I went to live in HKong, and I never heard any more.

    Now, I want to buy a condo in Marbella. My lawyer says that I will not be penalised if I never heard anything more, even though I kept a contact address.

    However, I am worried because I think that the penalty plus fines will be 30,000e for old CGT.

    If I buy again, will I be noted by the system?

    Edward

  9. #9
    Senior Member
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    Dear Sir,

    The statutory timelimit fro the Spanish Tax office to request past taxes is 4 years.

    After the 4 years are up they cannot pursue you as the debt has prescribed.

    In your case I would say you are still in the danger zone.

    CGT is paid one year after the sale on the following tax period. If you left the country you obvioulsy did not file and paid it.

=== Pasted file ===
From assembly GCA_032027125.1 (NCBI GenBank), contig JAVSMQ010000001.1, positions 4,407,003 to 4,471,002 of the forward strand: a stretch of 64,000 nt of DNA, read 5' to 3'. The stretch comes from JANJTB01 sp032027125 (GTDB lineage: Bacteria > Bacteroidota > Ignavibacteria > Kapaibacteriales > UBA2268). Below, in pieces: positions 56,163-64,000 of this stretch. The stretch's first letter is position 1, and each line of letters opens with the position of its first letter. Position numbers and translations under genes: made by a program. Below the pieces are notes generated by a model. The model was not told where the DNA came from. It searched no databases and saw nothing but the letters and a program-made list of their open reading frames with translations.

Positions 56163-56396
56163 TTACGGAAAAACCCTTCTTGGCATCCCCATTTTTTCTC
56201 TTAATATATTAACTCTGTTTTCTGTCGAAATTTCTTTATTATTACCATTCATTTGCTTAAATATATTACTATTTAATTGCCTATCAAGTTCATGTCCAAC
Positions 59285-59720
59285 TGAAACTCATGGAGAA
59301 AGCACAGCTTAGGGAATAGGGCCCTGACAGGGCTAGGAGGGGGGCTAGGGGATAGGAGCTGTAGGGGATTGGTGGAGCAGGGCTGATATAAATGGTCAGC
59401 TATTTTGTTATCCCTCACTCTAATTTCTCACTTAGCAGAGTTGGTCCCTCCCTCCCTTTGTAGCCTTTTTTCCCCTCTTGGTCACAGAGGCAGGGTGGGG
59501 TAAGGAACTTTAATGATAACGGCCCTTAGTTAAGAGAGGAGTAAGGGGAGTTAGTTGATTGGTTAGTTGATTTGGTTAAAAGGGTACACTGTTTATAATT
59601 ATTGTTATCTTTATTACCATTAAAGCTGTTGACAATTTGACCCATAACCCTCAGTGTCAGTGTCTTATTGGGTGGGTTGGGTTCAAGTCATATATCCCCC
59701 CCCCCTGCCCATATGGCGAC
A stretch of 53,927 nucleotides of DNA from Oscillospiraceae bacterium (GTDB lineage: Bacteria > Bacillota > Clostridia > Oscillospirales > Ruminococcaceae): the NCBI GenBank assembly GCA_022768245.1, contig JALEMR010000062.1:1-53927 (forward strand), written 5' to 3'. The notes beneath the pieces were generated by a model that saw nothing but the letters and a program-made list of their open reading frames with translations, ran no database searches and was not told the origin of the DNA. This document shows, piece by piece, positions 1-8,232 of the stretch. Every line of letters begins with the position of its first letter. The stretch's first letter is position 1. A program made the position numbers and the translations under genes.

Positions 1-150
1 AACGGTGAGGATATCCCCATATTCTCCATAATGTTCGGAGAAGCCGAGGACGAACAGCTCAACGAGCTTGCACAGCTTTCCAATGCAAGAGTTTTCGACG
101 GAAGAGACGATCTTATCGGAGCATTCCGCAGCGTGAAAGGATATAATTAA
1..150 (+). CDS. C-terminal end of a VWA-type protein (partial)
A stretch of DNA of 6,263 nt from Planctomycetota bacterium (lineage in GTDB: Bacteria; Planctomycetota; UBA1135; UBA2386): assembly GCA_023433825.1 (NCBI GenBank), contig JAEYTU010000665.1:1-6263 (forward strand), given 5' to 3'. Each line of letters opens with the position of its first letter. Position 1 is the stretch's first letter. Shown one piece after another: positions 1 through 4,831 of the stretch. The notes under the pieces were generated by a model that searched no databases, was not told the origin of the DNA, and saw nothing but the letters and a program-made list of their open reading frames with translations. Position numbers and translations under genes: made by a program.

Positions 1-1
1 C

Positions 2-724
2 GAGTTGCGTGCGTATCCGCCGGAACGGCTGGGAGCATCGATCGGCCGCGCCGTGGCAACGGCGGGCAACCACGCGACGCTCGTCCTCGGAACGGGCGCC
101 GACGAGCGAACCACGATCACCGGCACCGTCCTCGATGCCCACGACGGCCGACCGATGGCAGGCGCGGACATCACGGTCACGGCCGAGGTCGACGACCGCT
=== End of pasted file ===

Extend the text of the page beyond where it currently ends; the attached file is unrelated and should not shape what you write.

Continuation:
I take it you were a fiscal resident in Spain at the time and the buyer did not practice a 5% retention on account of your CDGT liability in 2006 on selling the property?

    Yours sincerely,
    Raymundo Larraín Nesbitt

  10. #10
    Unregistered
    Guest

    Default

    Quote Originally Posted by Lawbird Lawyer View Post
    Dear Madam,

    Just to add a third point to the two points quoted you only have two years as from the time of the sale to take advantage of this rollover benefit.
    Hello I am following these posts .
    After being a resident for 16 years in Mallorca and owning my house for 9 years I sold it in May 2007. After 3 months I returned to the UK . I want to go back to Mallorca and will buy my fathers apartment using the profits of the sale on my old house . I don't think I paid cgt before I left .
    The 2 year limit is up now so should I make a declaration in Mallorca on arrival ? .Can I make a private sale agreement for my fathers property backdated and claim the rollover took place before the 2 years without the notary and escritura changing ? .
    Otherwise at which year would I be safe from paying the cgt ?